A rising crisis for Venetians


Venice: Since the devastating floods of 1966, all sorts of plans to protect the city from high water have been on the table. Most have been stalled by a bureaucratic logjam.

March 27, 2001|By Tom Hundley | Tom Hundley,CHICAGO TRIBUNE

VENICE -- In the 16th century, the doges of Venice faced an urgent crisis. Silt carried by the Brenta and Piave rivers was slowly filling the Lagoon of Venice; unless immediate action was taken, the city would be left high and dry.

"After about a hundred years of discussions between the Greens and the engineers of that time, it was finally decided to divert the rivers. The lagoon was saved," says Ignazio Musu, a professor at Venice's Ca' Foscari University.

These days, the doges are in a similar quandary, only this time the problem is too much water.

The vestibule of St. Mark's Basilica, the most famous building in the city, was ankle-deep in water for 250 days last year. On Nov. 6, the city weathered its third highest flood in 100 years as tides in the lagoon rose 57 inches above the normal level. That put most of the city knee-deep in murky gray-green water.

Already this year, the city has experienced 15 consecutive days of acqua alta, high water.

Since the devastating floods of 1966 that caused billions of dollars in damage to the city's architectural and artistic treasures, all sorts of plans to protect Venice from flooding have been on the table.

The most ambitious -- and the one that has received the most international attention -- is a $2.5 billion project to erect a series of mobile flood barriers that would shut the lagoon off from the Adriatic Sea when flood conditions threatened. But building the mobile barriers has been stalled for 30 years by a three-way debate between politicians, environmentalists and engineers.

In that respect, little has changed since the days of the Serenissima. Venetians still take a long time to make up their minds.

Not Mayor Paolo Costa, who took office about nine months ago. Unlike some of his famously indecisive predecessors, Costa knows exactly what he wants to do.

"I made up my mind years ago," he says. "It is not a question of mobile barriers or some other diffuse interventions. We need both. There is no alternative."

To break the bureaucratic logjam, Costa has given the go-ahead for construction of a network of unobtrusive dykes around the perimeter of St. Mark's Square. The dykes will be about 8 inches high -- and the slope will be so gradual that few tourists will notice -- but the extra inches should reduce the number of days the famous piazza is flooded, from more than 80 last year to about six or seven.

Construction is scheduled to begin this month, according to Maria Teresa Brotto, an engineer with the New Venice Consortium, a business group that was formed in 1984 to develop various flood protection projects.

In addition to raising the perimeter of St. Mark's, workers will first repair and then seal a newly discovered network of drainage tunnels beneath the square that tended to back up when the square was flooded, compounding the problem. They also will install a 16-inch layer of clay beneath the surface of the square to act as a shield against groundwater that rises with the tides.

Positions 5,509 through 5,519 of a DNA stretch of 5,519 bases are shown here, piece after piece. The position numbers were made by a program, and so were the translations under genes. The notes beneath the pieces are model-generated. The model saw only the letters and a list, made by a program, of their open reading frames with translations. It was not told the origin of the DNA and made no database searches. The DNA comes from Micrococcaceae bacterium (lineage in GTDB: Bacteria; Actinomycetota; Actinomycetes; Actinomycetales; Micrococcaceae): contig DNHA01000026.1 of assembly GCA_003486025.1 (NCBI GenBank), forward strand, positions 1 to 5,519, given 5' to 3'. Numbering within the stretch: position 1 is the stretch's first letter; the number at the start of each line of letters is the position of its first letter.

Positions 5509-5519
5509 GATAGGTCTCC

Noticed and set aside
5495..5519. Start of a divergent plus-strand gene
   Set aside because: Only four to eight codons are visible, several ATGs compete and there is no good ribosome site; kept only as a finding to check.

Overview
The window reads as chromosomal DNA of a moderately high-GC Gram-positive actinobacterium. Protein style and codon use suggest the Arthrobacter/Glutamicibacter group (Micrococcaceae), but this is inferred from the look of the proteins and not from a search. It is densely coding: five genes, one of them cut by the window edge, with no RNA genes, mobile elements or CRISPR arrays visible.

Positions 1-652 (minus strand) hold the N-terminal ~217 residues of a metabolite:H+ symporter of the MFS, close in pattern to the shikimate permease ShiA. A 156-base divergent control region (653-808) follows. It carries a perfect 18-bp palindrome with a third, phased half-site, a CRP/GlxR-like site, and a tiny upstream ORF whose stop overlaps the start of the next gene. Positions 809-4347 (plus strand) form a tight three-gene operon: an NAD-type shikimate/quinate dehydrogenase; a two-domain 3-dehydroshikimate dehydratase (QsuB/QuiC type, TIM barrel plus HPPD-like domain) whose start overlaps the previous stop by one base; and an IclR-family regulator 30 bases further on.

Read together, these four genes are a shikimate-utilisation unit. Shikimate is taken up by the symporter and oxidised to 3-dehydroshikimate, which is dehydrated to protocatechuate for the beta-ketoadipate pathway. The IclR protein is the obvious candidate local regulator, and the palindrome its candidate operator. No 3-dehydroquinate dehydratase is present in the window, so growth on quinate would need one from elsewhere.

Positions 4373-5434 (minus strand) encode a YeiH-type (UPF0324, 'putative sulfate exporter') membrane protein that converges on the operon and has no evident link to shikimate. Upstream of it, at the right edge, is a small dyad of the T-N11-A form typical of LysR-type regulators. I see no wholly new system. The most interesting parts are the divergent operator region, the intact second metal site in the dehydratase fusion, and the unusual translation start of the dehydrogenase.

Venice, built on a shifting pile of mud in a shallow lagoon, has always been flood-prone. Since 1900, the ground on which it sits has subsided by about 8 inches, while at the same time the sea that surrounds the city has risen about 4 1/2 inches. Scientists who have been studying global warming trends warn that the sea will rise by at least 8 inches over the next 50 years.

The acqua alta has become so routine and predictable that electronic message boards along the Grand Canal tell residents exactly when they can expect water to come sloshing over the side. An elaborate network of elevated walkways can be quickly assembled throughout the city at the first sign of flooding.

The work around St. Mark's Square is only a Band-Aid measure, according to Costa. As former national minister of public works in the previous government, Costa has long been a supporter of what has been dubbed "Project Moses."

Although it would part the seas in biblical fashion, Project Moses owes it name to the Italian acronym for electro-mechanical experimental model -- MOSE.

The project envisions a series of flood barriers formed by a row of hollow metal flaps, 98 feet high, hinged to pilings embedded in the sea floor. At normal water levels, the flaps rest on the sea bottom.

But when a storm surge threatens, compressed air is pumped into the flaps, causing them to rise and block off the lagoon. At a 45-degree angle, the barrier can hold back 6 feet of water. London, Rotterdam and Hamburg, three cities vulnerable to flooding, already have installed similar barriers in anticipation of high waters caused by global warming.

In Venice, the barriers would shut off the three entrances where the sea enters the lagoon. They would be activated only when storm surges in excess of 3 feet are anticipated. Under present circumstances, that would be about seven to 12 times a year. But as the sea level continues to rise, the number could triple by 2030.

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